AC: The story really starts when Kimberley Rew and I were at Cambridge University together. In the beginning, we each played in a different band. But in 1975, he and I hooked up in a band that we called The Waves. That lasted a few years before he went off and joined the Soft Boys. After that, I did some free-lance studio work in the Cambridge area. Then in 1979, I made the decision to get a permanent band together again. I heard that there was a great girl singer at one of the U.S. Air Force bases near Cambridge. It turned out to be Katrina. She brought her friend, Vinny De La Cruz, along when we met. He played guitar in those days. The three of us hit it off. We found a bass player and played around for about 18 months, mostly doing cover material for G.I.’s. Suddenly, in 1981, Kimberley phoned me up out of the blue and said, “What are you doing?” So I informed him that he was going to come back and play with me again, which he did. We parted ways with the old bass player, and Vinny switched over to bass. Kimberley, of course, played guitar. And that’s pretty much how we got together.

RS: What were you studying at Cambridge? Was it music?

AC: I studied history with the intention of doing absolutely nothing with it. It was just a way that one finished one’s education. I wanted to be a professional cricket player for most of my life. But a back injury and a realization that my ability to play the game was limited convinced me that I really had no future in the game. I actually took my drums to Cambridge to sell them. I hadn’t played drums for quite a long time at that point. I got my first kit when I was 16. I always liked music, but I never took it very seriously. There were always instruments around the house.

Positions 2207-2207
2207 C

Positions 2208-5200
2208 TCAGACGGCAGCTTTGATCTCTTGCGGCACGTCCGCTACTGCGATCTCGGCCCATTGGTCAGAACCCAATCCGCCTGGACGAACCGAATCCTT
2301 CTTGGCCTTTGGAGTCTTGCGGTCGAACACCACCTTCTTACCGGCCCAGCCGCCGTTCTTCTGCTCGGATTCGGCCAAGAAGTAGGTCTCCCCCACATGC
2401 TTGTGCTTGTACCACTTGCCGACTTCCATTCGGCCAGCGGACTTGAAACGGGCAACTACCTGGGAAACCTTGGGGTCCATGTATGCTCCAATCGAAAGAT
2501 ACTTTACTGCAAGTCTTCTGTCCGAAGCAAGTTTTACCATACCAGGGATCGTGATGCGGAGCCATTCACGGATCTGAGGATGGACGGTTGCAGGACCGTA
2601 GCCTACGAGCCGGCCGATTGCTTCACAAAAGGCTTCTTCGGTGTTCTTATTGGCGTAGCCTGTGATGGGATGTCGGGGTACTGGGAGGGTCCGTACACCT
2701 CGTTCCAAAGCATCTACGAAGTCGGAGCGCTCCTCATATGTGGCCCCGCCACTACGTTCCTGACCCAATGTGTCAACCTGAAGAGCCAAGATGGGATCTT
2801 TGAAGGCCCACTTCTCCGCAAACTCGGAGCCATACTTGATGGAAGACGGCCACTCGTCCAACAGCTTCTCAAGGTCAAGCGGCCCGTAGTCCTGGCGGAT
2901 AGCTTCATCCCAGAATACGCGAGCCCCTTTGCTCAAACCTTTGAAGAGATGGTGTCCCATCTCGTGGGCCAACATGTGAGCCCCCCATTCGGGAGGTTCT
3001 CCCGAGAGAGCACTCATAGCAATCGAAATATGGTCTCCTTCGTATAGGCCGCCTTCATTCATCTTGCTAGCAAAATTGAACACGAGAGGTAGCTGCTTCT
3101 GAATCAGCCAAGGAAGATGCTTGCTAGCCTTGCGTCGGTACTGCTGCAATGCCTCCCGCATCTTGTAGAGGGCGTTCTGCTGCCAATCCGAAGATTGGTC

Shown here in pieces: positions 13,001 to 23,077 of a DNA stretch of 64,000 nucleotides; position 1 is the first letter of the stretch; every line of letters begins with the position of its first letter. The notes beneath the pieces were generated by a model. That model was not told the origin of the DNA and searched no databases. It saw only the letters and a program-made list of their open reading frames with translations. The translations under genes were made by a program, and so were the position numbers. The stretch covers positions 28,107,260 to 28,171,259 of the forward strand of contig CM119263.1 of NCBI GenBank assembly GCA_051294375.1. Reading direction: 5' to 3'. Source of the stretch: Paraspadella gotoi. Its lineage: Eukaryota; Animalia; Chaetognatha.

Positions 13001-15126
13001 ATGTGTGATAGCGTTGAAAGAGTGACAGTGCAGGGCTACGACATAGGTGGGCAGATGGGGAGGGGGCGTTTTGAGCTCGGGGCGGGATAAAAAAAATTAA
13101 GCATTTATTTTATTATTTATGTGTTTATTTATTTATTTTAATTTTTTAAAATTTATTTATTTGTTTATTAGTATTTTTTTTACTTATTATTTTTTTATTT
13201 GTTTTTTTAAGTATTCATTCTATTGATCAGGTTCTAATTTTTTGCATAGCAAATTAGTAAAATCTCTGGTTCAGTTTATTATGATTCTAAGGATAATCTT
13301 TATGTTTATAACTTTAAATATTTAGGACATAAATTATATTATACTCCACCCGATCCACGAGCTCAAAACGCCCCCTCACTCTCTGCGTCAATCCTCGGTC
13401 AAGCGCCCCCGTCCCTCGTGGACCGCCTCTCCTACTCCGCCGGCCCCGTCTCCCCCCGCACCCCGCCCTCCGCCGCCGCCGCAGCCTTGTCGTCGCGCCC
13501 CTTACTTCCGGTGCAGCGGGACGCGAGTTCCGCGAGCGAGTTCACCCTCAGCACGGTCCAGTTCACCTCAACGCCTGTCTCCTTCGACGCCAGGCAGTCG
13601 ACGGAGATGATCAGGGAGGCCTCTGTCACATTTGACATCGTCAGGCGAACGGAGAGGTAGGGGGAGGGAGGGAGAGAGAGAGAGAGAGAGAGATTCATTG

RS: Why did you settle on the drums?

AC: I really don’t know. My parents tell me that, when I was still in a pram [carriage] , I used to insist on banging a wooden spoon on a metal tray vaguely in time with the marching band outside my window. My father, you see, was in the Royal Navy. So I guess I had an urge to hit things from an early age.

RS: Is it fair to say that music was always secondary to cricket and sports as a youth, despite your interest in wooden spoons and metal trays?

AC: When I was 16, I had a strange experience. I went to the National Institute of Industrial Psychology, where I was examined in many different ways. In the end, they asked me what I wanted to be, even though they were going to tell me what I was going to be. I remember writing down professional cricketer or drummer. The gentleman there thought that was totally impracticable, so he advised me to go into advertising. But I think music was always something I considered. It has always been somewhat of a passion. I mean, I can remember Bill Haley vividly; my sister is 11 years older than me, and she was very much into Bill Haley. I can remember singing “See You Later, Alligator” and “Rock Around The Clock” to people when I was four years old. So I was aware of music, particularly rock ‘n’ roll, even back then.